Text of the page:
Constructed in 2001, New Down House is an immaculate, four-bedroom detached residence in an elevated position on a hillside with views of the Bristol Channel towards the Welsh Coastline. At the front of the home is a stunning kitchen and dining room fitted with white high gloss units contrasting granite worktops, stainless steel sink and swan-neck mixer tap. Other standout elements include integrated appliances, porcelain tiled floor, recessed spotlighting and a concealed Valliant gas fired boiler with Natatmo smart thermostat capable of remote operation via smart phone.
Built circa 1939 in the former orchards of the Royal Precinct of Shaftesbury Abbey, itself founded by King Alfred the Great in 888 A.D, this three-bedroom home was the first religious house built solely for women. The entire property has been re-modelled to an exceptional standard, featuring a bespoke, hand-crafted and hand painted kitchen by an award-winning local firm in Dorset. The kitchen is fully equipped with Italian quality Smeg appliances throughout.
A semi-rural retreat, the Brandfield House is located a short drive from Doncaster Town Centre through Cusworth, past the historic natural beauty, Cusworth Hall. The country style kitchen in the home is large enough to accommodate an eight-seater table. A blend of modern and traditional, the design of the kitchen includes exposed wooden beams, ceiling spotlights and granite work tops. The warm wooden units house an under counter fridge, freezer, dishwasher, washing machine, electric fan assisted oven with separate grill and a microwave.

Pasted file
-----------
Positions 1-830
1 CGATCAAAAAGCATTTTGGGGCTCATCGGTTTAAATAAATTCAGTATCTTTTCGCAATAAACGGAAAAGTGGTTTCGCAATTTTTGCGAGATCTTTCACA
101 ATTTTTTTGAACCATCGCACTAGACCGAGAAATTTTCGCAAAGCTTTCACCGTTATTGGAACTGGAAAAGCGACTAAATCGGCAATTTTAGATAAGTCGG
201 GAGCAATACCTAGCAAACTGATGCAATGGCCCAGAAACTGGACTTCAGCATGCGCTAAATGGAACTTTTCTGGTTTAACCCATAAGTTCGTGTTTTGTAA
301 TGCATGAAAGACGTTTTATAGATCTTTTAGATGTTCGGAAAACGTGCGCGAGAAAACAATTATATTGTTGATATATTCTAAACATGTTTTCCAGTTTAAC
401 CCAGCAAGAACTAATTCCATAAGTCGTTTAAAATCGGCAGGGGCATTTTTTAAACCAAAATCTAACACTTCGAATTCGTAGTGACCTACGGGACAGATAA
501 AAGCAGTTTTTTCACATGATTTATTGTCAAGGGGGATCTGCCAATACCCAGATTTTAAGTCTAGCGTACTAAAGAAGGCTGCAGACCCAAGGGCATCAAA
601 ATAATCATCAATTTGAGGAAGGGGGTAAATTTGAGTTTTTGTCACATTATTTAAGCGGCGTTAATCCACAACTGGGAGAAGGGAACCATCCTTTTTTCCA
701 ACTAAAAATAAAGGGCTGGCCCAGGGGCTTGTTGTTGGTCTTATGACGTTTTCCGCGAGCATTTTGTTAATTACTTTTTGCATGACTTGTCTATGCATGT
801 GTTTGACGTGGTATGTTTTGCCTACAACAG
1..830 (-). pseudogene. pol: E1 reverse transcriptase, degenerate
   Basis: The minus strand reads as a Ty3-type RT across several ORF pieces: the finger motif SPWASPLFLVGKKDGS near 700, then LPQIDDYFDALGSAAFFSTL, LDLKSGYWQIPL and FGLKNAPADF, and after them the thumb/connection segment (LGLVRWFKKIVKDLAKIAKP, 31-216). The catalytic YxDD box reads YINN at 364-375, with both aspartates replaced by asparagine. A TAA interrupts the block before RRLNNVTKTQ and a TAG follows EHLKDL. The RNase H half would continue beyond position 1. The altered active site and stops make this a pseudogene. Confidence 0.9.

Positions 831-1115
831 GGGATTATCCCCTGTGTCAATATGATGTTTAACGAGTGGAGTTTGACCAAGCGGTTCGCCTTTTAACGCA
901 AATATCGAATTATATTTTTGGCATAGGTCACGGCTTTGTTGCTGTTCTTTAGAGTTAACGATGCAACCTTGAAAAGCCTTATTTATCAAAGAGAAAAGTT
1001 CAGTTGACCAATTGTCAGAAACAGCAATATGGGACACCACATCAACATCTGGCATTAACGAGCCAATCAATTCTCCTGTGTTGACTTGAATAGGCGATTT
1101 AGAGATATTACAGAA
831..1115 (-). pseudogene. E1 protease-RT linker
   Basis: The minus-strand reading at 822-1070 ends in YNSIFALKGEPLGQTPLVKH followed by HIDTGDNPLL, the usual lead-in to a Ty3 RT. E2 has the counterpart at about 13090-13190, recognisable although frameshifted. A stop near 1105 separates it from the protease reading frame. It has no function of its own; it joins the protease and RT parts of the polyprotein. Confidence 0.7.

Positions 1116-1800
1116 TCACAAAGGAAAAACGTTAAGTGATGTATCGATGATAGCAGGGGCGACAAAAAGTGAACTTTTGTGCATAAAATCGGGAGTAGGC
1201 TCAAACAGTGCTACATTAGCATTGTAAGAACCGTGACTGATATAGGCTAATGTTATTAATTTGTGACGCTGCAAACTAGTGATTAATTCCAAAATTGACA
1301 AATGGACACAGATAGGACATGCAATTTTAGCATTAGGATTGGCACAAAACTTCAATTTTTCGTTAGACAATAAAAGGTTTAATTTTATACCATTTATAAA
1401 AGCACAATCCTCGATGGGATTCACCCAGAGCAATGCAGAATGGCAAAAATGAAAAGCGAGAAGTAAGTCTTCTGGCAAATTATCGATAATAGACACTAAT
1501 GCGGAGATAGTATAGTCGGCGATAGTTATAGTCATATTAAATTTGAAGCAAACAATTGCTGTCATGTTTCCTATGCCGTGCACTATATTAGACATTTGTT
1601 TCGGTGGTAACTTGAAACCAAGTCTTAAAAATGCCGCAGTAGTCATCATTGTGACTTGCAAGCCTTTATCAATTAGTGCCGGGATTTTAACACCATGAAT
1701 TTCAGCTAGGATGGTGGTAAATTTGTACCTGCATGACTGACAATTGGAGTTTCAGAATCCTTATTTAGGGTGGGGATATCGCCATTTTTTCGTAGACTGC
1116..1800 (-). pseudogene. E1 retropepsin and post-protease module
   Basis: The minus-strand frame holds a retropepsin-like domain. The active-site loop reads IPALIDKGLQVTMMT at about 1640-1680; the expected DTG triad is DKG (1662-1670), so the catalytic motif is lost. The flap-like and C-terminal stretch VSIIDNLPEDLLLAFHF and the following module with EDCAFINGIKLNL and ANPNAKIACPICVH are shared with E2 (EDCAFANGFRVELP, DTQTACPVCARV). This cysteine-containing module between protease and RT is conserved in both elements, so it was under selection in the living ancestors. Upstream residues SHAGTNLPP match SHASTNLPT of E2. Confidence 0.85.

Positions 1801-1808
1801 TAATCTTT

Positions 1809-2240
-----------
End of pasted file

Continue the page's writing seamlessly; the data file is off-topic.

Located high on Stanmore Hill, shielded by trees and set behind a gated entrance, The Cloisters represents a rare opportunity to live in an exclusive development of just ten elegant detached properties in a stunning environment. One of the four-bedroom properties in the development, called The Ash, is arranged over two floors with a large open-plan kitchen on the ground floor which is ideal for entertaining. High-gloss finishes, crisp white worktops, integrated appliances and stainless-steel inset sinks, all work together to create a contemporary elegant space.
The Guild is a network of over 800 of the best independent estate agents around the country. To find your dream home, visit our website.
We are delighted to be selling as our POTW, a semi-detached bungalow with two double bedrooms situated in the popular south side of Ripon on Whitcliffe Crescent. The property has been a well-loved home but is now in need of some modernisation. Click through to OnTheMarket. com for further information – https://www.onthemarket.com/details/6266332/
The property benefits from a good-sized garden which has scope and potential for the further development of the property, subject to the necessary planning consents.
Contact our Ripon Office on 01765 694800 to arrange a viewing.
A well presented two bedroom semi detached property with single garage and ample parking, in the very popular Doublegates development. A Garden Room has been upgraded by the current owner leading to an enclosed rear garden, perfect for those with children. There is also a children’s park and playing field nearby and the property is within walking distance of Ripon Grammar School.
Phone our Ripon Office on 01765 694800 to arrange a viewing of our Doublegates property.
Current statistics suggest that in years to come, renting is only going to become more popular – that doesn’t mean we have to resign ourselves to a life of off-whites. We take a look at ways to give your rented space some personality and style without breaching your tenancy agreement.